This study shows that aquatic athletes have higher lung capacity and gas diffusion than the reference population for their same height and age. By sport, male swimmers have higher lung capacity and diffusion than water polo players, while female artistic swimmers have higher lung capacity than water polo players.

The nature of the three water-based sports presented is different, but they all share, to a greater or lesser extent, movement in the water through swimming. It has previously been reported that swimmers have larger lungs and better diffusion capacity than land-based athletes or untrained subjects,9,22,23 but to the best of our knowledge, this is the first study analysing aquatic athletes of different modalities with a considerable number of subjects (n=64). An augmented lung capacity increases the area available for gas exchange and improves flotation in the water, decreasing resistance to progression24 and promoting performance in this sport.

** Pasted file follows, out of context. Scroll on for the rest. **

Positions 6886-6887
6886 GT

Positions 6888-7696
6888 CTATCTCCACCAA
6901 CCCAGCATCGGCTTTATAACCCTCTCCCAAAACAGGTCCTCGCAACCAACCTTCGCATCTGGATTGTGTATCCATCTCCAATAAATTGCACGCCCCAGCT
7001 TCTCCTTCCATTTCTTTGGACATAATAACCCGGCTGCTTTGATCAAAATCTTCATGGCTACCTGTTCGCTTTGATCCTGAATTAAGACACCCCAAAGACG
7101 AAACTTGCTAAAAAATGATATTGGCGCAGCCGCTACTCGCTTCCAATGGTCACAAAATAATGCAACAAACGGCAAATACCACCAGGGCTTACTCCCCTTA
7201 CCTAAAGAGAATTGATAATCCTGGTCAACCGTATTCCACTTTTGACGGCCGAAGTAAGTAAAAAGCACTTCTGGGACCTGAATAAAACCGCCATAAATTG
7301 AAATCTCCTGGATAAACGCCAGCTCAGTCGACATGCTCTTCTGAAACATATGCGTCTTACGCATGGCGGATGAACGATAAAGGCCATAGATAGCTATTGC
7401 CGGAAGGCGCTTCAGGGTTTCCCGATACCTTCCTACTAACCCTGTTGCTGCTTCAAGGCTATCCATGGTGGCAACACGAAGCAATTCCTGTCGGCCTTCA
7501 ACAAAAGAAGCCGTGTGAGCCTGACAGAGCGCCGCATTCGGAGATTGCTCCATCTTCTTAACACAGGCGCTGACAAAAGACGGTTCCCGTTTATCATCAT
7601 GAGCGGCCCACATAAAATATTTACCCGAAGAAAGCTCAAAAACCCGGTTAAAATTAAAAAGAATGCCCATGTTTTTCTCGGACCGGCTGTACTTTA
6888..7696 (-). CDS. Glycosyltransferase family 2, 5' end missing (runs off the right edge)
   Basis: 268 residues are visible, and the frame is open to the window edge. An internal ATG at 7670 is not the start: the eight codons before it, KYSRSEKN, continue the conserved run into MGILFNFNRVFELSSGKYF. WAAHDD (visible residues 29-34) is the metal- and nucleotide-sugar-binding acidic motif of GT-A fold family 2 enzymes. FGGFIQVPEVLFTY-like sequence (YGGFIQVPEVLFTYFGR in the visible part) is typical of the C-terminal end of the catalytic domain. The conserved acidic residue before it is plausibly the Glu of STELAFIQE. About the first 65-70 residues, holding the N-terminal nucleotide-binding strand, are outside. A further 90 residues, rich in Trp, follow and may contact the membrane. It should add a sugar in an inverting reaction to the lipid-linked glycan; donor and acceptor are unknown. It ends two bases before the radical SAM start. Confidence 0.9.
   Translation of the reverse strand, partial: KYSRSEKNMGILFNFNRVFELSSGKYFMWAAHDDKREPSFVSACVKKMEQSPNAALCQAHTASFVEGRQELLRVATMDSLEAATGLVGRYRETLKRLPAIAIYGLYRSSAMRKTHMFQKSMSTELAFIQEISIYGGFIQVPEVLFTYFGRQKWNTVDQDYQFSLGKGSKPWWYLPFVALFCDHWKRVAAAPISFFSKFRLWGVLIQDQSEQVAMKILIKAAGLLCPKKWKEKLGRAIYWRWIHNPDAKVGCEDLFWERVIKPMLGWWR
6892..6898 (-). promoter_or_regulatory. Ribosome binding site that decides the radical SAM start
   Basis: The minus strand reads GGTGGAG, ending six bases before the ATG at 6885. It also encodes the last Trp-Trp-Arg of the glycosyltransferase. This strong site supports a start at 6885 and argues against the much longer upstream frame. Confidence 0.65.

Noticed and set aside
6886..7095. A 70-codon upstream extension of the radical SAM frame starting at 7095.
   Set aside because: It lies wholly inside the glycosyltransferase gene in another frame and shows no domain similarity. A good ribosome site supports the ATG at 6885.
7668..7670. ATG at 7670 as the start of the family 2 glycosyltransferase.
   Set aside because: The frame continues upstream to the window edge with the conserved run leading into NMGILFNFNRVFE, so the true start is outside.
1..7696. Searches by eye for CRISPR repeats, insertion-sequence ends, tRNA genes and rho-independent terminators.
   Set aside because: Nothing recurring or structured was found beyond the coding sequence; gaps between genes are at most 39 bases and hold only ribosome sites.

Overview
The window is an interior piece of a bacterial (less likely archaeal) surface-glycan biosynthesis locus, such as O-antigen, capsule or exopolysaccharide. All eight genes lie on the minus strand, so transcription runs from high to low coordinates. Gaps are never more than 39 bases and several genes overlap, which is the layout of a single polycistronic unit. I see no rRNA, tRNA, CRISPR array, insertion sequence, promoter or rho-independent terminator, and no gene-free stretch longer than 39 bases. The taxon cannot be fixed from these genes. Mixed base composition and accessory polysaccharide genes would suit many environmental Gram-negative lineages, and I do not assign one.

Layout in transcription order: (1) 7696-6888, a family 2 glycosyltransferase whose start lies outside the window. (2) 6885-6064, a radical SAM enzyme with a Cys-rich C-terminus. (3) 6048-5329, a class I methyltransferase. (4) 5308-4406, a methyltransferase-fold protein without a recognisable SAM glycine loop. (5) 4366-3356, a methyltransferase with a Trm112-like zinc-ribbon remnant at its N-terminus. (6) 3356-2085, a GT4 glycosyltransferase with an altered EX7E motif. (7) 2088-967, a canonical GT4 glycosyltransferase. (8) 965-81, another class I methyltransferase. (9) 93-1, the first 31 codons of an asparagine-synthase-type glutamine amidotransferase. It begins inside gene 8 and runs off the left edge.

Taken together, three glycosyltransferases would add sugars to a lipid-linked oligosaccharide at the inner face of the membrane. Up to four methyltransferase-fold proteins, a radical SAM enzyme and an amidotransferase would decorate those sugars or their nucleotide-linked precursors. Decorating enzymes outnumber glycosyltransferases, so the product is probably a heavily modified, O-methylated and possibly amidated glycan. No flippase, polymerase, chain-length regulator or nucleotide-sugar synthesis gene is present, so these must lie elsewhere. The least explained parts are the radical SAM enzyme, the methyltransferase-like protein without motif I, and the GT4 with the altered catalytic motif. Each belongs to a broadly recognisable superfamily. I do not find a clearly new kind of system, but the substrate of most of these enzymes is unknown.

Immersion of the body in water provokes a well-known physiological response named the “immersion response”.25 The immersion response (diving response) induces changes mediated by a vagal parasympathetic response in the cardiovascular and respiratory systems. On the one hand, there is a redistribution of peripheral blood flow towards the central circulation, and, on the other hand, peripheral vasoconstriction, increased blood pressure and decreased cardiac output.26 All this together with the forces caused by the hydrostatic pressure of the water against the chest wall and the high resistance of the airways leads to an increase in the work of breathing during swimming compared to other disciplines such as cycling.27

The mechanics of breathing in swimming are complex, combining a forced-inspiration phase with the head out of the water with a prolonged exhalation phase with the head in the water. Therefore, swimmers must establish a controlled breathing pattern, which must be coordinated with the stroke mechanics and the swimming stroke.9 Swimmers, and to a lesser extent water polo players, alternate short periods of apnoea with almost maximum inspirations while performing a long-duration exercise with high metabolic involvement. Artistic swimmers, in contrast, have long periods of apnoea for a shorter period of time, according to their artistic routine. Both set of conditions cause a low respiratory rate and high pulmonary vascular pressure that can stress the respiratory system through hyper-expansion of the chest wall, hypercapnia, hypoxia and mechanical loading.28,29